The government of Vietnam has kicked off a process to find potential investors for a large stake in the country’s biggest beer company, as it looks to strike a multibillion-dollar deal in the coming weeks.

On Friday, Vietnamese government officials were in Singapore meeting investors to drum up interest in state-owned Saigon Beer Alcohol Beverage Corp., or Sabeco. The brewer is publicly listed in Vietnam and has a market capitalization of around $8.7 billion.

The government currently owns close to 90% of Sabeco. Depending on the level of buyer interest, Vietnam could sell more than 50% of the decades-old company and cease to be its majority owner.

The exact amount of shares it will sell will be decided after roadshows in Singapore, London and Ho Chi Minh City in the next few days, said a senior government official. He said the plan is for Vietnam to unload a significant portion of its ownership before year-end.

Sabeco is subject to a foreign-ownership limit of 49%, which means that a rule change may be required for any single foreign buyer to snap up the entire stake the government is looking to sell.

If a deal for a majority stake is struck, it would be largest sale of a Vietnamese state-run firm and could add weight to the communist government’s plans to open up its economy to foreign investment by relaxing ownership limits.

While that process is under way, the government has often been slow to follow through with those promises or been weak in execution, some foreign investors say. The government has in previous years talked about a potential sale of its majority stake in Sabeco, and only recently began acting on those plans.

Vietnam is one of Asia’s fastest-growing economies, with a population of more than 90 million, and is seen as a promising frontier market, with sales booming in sectors from banking to beverages. Consumer spending is rising, which is attracting more foreign investors, especially those in Japan and Europe who are seeking opportunities outside their own saturated markets.

The country also has a young population and a booming export sector that is taking business from China and countries where costs and wages are higher.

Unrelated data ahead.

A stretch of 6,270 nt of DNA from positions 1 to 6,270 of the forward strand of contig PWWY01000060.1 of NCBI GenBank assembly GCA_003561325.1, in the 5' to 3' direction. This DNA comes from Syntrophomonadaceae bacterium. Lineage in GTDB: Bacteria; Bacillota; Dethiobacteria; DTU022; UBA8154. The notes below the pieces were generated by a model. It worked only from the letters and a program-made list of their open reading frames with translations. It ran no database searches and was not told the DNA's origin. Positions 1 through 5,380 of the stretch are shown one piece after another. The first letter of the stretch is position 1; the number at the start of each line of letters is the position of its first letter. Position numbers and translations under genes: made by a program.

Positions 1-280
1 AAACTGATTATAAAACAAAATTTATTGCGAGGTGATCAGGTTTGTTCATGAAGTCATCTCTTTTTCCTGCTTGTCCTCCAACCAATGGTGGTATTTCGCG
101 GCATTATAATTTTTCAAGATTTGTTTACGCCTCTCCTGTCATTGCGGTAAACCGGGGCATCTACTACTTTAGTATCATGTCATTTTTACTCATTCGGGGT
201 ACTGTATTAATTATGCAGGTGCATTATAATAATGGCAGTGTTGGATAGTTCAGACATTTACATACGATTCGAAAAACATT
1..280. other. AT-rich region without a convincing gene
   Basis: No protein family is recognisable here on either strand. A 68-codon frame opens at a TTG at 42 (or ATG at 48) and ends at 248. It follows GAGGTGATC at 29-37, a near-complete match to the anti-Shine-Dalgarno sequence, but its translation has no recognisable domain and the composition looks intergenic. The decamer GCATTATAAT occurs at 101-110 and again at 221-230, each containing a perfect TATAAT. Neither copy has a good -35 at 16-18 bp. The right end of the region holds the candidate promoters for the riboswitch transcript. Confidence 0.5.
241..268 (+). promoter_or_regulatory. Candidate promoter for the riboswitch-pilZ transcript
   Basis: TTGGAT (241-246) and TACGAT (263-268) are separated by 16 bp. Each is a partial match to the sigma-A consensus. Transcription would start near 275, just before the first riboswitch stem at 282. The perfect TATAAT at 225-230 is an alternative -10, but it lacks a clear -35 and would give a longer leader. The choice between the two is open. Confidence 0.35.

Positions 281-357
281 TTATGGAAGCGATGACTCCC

Vietnam’s economy is expected to grow more than 6% this year and its stock market is one of the best performers in Asia, with the Ho Chi Minh Stock Index up around 40% so far this year.

Sabeco’s shares started trading about a year ago with a very small public float, and have more than doubled in value. The company is one of the biggest listed firms in Vietnam. It sells beer brands including 333 and Saigon Beer, and has about a 40% share of Vietnam’s beer market.

The company’s sales and profit have been rising. Revenue topped $1.3 billion in 2016 and Sabeco posted net income of $197 million that year, according to S&P Global Market Intelligence.

Foreign interest for the government’s stake in the beer company has been strong. People familiar with the process had said earlier that companies like Japan’s Kirin Holdings Co. and Asahi Group Holdings Ltd. and Thailand’s Thai Beverage PCL and Singha Group are among the companies that have shown interest in buying a stake in Sabeco.

On Friday, representatives of Japan’s Asahi Group were among the investors who met with Vietnam government officials in Singapore, according to people familiar with the process.

By P.R. Venkat & Jake Maxwell Watts - The Wall Street Journal - November 23, 2017